Some of those who have been highly critical of Mel Gibson are not without baggage themselves:
Christopher Hitchens, 7-31-06: “I was just in the middle of writing a long and tedious essay, about how to tell a real anti-Semite from a person who too loudly rejects the charge of anti-Semitism, when a near-perfect real-life example came to hand.”
· Here is what Hitchens said on March 23, 2000, when he debated Catholic League president Bill Donohue: “I might have to admit for debate purposes that when religion is attacked in this country that the Catholic Church comes in for little more than its fair share. I may say that I probably contributed somewhat to that and I am not ashamed of my part in it.”
Barbara Walters and Joy Behar on “The View,” 7-31-06: Walters said, “I don’t want to see any more Mel Gibson movies”; Behar added, “The world is so dangerous between what’s going on in the Middle East right now, and for this idiot to come out and say things….”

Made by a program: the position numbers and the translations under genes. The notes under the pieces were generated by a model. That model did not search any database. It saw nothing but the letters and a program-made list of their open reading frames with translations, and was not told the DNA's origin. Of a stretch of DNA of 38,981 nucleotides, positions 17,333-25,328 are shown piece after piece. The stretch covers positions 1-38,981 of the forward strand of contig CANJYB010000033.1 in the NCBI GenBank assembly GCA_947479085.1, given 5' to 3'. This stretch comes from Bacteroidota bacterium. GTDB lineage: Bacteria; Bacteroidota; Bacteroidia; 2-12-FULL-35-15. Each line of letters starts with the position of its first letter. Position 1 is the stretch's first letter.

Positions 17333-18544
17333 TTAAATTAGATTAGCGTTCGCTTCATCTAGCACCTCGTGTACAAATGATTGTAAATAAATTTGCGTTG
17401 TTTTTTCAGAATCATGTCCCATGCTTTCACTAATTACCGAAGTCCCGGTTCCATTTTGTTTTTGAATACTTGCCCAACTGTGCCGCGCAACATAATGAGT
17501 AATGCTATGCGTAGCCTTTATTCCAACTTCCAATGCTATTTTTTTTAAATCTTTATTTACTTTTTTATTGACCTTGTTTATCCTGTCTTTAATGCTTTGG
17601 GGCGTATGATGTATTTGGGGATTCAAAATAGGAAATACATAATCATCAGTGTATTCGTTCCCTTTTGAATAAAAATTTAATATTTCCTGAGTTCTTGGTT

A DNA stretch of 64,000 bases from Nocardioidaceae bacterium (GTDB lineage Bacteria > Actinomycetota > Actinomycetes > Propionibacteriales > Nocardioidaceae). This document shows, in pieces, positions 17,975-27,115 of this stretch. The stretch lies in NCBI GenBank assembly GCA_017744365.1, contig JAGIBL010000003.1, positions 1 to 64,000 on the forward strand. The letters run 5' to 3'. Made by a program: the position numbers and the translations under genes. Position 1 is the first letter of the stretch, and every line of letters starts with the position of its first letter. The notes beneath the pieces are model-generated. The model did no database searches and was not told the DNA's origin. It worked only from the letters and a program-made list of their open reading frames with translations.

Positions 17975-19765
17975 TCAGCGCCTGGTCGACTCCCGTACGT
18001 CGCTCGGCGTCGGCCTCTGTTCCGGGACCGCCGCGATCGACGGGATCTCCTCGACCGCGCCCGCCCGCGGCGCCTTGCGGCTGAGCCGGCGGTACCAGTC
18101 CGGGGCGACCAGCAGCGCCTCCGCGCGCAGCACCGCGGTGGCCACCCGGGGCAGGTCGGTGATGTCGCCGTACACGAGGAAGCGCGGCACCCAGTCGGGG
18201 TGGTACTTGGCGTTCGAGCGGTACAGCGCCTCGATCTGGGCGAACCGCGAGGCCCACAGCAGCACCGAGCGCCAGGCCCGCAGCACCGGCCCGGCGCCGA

· September 28, 2005, Donohue wrote an open letter to Walters regarding the September 22 episode wherein he accused Behar et al. for “speaking in the most disparaging way about the Catholic Church’s teachings on women, celibacy and homosexuality.” Walters, the executive producer, looked on approvingly.
Arianna Huffington, 7-31-06: “For starters, the town’s players need to step up and publicly condemn Gibson’s vile comments.”
· On April 14, 2005, two weeks after the death of Pope John Paul II, Huffington blasted the pope for his teachings on sexuality, saying that “in his perversion pecking order, you had to be dead-set against ‘self-love’ but when it came to buggering little kids, there was some wiggle room.”
Donohue concluded: “While Mel is deeply apologetic for his offensive remarks, these people brazenly wear their anti-Catholic bigotry on their sleeves.”